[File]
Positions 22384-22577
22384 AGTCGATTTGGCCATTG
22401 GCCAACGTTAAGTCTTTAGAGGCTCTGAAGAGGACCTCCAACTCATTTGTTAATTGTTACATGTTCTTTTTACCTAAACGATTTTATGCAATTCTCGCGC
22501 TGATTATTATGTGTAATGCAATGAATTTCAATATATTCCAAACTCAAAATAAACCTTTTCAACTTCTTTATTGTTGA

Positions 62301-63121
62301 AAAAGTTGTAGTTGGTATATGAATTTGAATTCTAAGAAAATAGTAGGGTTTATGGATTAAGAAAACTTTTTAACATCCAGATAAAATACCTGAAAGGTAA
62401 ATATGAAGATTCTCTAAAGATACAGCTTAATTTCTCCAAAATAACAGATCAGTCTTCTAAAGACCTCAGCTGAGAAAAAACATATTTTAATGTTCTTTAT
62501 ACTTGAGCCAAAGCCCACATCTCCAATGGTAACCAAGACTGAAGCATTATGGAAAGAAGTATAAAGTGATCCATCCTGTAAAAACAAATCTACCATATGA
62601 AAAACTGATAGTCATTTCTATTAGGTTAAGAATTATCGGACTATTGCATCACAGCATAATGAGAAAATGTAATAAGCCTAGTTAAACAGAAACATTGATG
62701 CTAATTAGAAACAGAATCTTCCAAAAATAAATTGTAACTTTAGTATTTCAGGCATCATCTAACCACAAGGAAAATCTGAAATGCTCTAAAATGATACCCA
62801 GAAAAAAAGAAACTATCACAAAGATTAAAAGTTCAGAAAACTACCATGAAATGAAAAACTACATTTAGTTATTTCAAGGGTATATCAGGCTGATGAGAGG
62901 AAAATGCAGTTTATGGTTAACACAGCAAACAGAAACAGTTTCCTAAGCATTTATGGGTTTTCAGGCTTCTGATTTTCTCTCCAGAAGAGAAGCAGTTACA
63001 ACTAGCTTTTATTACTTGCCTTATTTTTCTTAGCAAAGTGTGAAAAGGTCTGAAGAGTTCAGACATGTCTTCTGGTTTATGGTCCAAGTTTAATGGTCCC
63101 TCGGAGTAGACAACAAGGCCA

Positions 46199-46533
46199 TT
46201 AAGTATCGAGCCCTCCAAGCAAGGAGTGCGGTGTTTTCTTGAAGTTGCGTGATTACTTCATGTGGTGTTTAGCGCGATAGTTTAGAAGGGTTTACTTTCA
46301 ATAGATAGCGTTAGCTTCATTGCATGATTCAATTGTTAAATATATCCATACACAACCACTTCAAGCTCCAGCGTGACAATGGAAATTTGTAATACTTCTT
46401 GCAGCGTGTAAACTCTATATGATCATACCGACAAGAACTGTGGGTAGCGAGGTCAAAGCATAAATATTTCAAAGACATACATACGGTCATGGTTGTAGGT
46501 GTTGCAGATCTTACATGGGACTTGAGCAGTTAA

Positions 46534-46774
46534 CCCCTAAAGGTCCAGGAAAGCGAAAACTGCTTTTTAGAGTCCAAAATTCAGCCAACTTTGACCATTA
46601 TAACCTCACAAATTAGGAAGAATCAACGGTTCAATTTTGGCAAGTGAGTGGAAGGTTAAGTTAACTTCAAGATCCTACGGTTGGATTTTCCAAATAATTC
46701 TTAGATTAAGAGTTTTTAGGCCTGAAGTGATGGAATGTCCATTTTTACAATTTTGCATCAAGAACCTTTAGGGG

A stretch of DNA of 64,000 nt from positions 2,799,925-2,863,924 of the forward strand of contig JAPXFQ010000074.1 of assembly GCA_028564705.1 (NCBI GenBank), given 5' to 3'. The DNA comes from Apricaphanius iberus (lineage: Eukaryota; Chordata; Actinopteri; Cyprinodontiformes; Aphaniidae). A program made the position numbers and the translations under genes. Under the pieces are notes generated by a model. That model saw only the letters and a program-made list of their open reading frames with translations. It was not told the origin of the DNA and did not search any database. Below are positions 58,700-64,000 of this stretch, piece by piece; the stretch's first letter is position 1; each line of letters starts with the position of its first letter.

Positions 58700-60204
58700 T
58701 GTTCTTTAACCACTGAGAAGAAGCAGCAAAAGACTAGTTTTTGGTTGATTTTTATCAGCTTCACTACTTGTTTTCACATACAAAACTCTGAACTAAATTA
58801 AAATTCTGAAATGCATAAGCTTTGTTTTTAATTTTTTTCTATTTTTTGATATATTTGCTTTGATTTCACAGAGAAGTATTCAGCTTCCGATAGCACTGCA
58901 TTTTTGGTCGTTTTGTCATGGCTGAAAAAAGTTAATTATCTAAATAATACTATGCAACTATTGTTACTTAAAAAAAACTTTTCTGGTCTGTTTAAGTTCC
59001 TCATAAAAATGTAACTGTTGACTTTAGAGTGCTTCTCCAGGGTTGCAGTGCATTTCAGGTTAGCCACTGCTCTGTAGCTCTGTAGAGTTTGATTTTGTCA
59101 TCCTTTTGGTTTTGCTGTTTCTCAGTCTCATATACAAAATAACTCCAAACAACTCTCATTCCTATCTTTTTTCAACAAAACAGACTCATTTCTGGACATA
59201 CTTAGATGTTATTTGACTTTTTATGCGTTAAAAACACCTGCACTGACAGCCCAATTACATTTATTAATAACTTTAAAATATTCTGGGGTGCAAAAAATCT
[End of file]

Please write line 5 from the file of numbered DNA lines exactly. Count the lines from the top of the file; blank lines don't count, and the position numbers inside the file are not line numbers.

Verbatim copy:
Positions 62301-63121